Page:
Gender imbalances and discrimination women face in political structures and institutions is another impediment that needs to be addressed as part of Myanmar’s development path.

The total proportion of women in the House of Representatives (Pyithu Hluttaw), House of Nationalities (Amyotha Hluttaw) and Union Parliament (Pyidaungsu Hluttaw) is only 13%. Moreover, and only 3% of women participate in Union government.

[Although], there are lots of women in the party, men dominate the leadership roles. Women are qualified (to be a leader) but we’ve found only men in leadership roles. That’s a challenge (for women),” said Mi Sar Dar, a Central Executive Committee Member of New Mon State Party (NMSP) and Senior Official of the Mon National Education Committee (MNEC), to the Gender Equality Network (GEN).

Efforts to pursue gender equality extend to the international level. For example, the Convention on the Elimination of all Forms of Discrimination Against Women (CEDAW) is an international treaty adopted in September 1979 by the United Nations General Assembly.  The Burmese government signed the treaty in July 22, 1997 and is one of 187 out of 194 UN member countries that have  ratified the Convention.

CEDAW is considered the only international instrument that comprehensively addresses women’s rights within political, civil, cultural, economic, and social life.

While the Convention is legally binding, it is not self-executing, meaning that any legal obligations stemming from the Convention must be brought before the signatory countries parliamentary process before implementation.  In addition, countries can express “reservations, understandings and declarations” in cases where discrepancies between the international convention and domestic law may exist.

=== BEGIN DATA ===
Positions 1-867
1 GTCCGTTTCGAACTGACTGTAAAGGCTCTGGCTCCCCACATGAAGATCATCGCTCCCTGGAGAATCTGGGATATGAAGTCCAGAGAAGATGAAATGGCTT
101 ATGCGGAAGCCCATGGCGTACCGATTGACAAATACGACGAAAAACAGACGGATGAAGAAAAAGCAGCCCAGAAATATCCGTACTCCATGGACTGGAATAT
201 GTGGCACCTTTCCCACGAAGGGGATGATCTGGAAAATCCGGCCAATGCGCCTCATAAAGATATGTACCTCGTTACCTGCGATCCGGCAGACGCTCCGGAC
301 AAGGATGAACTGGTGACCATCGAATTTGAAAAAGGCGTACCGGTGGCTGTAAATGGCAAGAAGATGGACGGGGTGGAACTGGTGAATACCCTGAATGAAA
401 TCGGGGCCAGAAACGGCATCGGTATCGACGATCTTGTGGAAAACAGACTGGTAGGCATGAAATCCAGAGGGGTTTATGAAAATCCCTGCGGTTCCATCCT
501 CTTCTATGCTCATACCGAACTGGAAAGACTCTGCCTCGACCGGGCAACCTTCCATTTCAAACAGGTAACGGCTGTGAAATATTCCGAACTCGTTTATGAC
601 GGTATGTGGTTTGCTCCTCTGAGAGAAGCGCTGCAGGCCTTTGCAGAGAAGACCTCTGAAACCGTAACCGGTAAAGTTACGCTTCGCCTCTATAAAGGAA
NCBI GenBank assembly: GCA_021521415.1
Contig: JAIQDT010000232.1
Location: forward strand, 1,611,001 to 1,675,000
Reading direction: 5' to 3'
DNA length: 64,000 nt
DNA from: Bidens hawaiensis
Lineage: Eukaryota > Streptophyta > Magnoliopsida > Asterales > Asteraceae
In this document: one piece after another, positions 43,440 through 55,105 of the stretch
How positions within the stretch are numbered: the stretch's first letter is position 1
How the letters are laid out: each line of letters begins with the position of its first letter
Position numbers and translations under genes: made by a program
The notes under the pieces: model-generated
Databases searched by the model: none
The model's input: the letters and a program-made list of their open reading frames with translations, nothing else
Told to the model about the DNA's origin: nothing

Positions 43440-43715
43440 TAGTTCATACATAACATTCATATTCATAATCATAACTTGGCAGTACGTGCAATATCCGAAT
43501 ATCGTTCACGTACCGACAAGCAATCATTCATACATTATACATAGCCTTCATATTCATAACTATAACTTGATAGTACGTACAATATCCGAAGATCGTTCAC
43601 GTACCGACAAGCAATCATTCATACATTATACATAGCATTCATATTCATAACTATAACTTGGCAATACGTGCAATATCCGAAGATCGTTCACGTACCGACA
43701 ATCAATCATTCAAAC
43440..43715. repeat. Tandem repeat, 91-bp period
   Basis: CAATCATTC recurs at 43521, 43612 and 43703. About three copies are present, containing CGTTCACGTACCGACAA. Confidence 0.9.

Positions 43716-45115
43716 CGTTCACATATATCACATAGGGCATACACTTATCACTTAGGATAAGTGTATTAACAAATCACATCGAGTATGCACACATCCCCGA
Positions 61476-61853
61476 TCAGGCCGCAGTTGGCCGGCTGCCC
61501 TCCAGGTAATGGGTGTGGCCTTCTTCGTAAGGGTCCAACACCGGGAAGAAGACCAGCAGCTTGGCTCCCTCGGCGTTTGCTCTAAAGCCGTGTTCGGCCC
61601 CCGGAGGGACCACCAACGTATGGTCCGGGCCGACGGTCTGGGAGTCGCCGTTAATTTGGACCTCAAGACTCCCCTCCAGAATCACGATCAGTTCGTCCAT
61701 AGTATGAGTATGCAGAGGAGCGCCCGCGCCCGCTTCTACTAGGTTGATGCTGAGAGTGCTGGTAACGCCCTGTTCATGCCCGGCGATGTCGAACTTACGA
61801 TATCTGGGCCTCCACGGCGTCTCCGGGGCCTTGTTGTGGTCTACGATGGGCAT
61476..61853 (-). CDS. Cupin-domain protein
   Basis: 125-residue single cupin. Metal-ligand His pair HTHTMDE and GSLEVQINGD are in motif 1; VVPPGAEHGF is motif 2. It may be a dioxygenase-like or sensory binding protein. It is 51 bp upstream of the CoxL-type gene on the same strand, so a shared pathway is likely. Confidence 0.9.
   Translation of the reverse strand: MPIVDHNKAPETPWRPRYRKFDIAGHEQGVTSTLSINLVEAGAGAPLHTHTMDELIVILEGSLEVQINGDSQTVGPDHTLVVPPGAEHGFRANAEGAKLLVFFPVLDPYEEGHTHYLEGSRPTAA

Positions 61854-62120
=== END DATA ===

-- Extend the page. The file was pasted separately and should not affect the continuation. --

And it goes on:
There are numerous Articles to the Convention obligating countries to undertake special measures to ensure equality of opportunity for women, as well as taking appropriate measures to eliminate prejudices and customary practices based on the erroneous idea of inferiority or superiority of either of the sexes or on stereotyped roles for men and women.

Women’s groups and human rights allies in many countries have found CEDAW to be an invaluable tool to confront institutional discrimination and develop meaningful equality of opportunity for women.

Jeepyah Civil Society Development Organization (JCSDO) has also studied the issue of gender equality in politics and Myanmar’s peace process. A JCSDO report pointed out the proportion of women in politics and in the official peace conferences are not representative of the percentage of women in the country’s population.

If there is no chance to have a proper and fair proportion of women in [the] peace process, Burma can not find the best solutions [for] peace and development,” said Mi Kon Chan Non, the Chair of Mon Women Organization (MWO).

Mi Cherry Soe added the problem has inter-generational implications, “the lack of women’s voices in the peace process, [means not only are] women losing their rights but also their children suffer the same [fate].”

JCSDO’s report demanded greater promotion and enabling support for women’s participation in the peace process. Also that traditionally sexist notions of gender roles in society, leadership, politics and in the division of labour must be challenged. In order to assist Myanmar’s path to greater democracy and development, there must be corresponding, and meaningful actions upholding women’s rights. The report also pointed out that Parliament must become a welcoming place for women by enabling child care services and rooms for breast-feeding.

To promote women’s participation in politics and peace, those who are already in positions must create special spaces [and have] concrete plans for women,” said Mi Cherry Soe.